How pathetic is the lead character of Todd Solondz’s new movie? And what music cue will be used to underline the point? Those are the questions expected of Dark Horse, and here are the answers: He’s in his late 30s, lives at home, works for his father, drives an absurd yellow Hummer, and collects action figures—a practice that leads to many belligerent outbursts, both real and imagined, directed at a Toys R Us customer-service flack. And it’s all set to synthetic pop songs with affirmative lines like “Now is the time to reach for the sky” and “Today is going to be the perfect day.” But no one seems more keenly aware of Solondz’s habits than the director himself; his last four films have deconstructed themselves, like a repurposed garment now fraying at the seams. To the bifurcation of Storytelling, the multiple actresses for the same role in Palindromes, and the entirely recast Happiness semi-sequel Life During Wartime, Dark Horse adds fantasy sequences where the hero’s doubts and desires are exposed and held up for questioning. To a small extent, the concept puts enough of a shine on the material to make it seem new again.
It also helps that Jordan Gelber, as the titular wounded “dark horse,” beautifully plays a character who approaches the world like an overgrown child—naïve and sweetly exuberant at times, but also given to temper tantrums. While at a wedding, Gelber meets the sullen Selma Blair, another thirtysomething who lives with her parents, mainly because she’s paralyzed by depression. She reluctantly gives him her phone number, but winds up bowing to his persistence, which leads to a couple of tremendously awkward encounters and an ill-considered marriage proposal. Meanwhile, Gelber’s struggles working for his dad (Christopher Walken) threaten his living situation and renew a bitter rivalry with his much more successful little brother (Justin Bartha).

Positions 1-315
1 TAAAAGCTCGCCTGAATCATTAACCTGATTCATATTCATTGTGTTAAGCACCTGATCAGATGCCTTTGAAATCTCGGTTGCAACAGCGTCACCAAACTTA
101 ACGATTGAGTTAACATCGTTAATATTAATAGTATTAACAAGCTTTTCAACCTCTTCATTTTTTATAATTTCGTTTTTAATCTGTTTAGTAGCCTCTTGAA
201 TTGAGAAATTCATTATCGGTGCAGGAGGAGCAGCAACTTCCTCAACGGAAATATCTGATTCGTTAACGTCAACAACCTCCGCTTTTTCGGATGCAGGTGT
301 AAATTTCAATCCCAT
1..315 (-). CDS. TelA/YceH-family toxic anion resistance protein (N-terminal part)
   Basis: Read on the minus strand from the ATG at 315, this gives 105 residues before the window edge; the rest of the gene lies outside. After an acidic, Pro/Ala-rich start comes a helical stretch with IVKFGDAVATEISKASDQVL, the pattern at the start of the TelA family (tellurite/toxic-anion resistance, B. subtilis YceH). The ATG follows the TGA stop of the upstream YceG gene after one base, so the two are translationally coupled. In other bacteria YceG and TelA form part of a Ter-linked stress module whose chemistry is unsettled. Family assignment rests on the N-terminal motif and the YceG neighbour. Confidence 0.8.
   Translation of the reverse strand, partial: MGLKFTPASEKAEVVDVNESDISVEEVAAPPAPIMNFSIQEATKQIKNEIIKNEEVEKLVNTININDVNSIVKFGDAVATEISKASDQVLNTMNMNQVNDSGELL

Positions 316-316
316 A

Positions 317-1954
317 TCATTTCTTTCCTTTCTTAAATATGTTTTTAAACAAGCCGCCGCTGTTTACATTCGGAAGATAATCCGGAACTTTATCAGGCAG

The scenes between Gelber and Blair are the strongest in Dark Horse, because they form a bond not out of shared interests or passion, but a weary kind of compromise. (Blair on their first kiss: “Oh my God, that wasn’t horrible.”) Solondz’s characteristic bluntness betrays him more when he deals with the characters surrounding them, who are every bit as narrow as his hero imagines them to be, and a subplot involving a venereal disease throws the film far off track. But there are comic grace notes throughout Dark Horse—a deadpan line-reading here (“I had a long Skype with Mahmoud,” goes one non sequitur), a visual joke there (the sound of a errant soda can clanking offscreen may be the film’s funniest moment)—and the fantasy scenes both get into Gelber’s head and reveal a movie in conversation with itself. The question remains: How much longer can Solondz continue that conversation?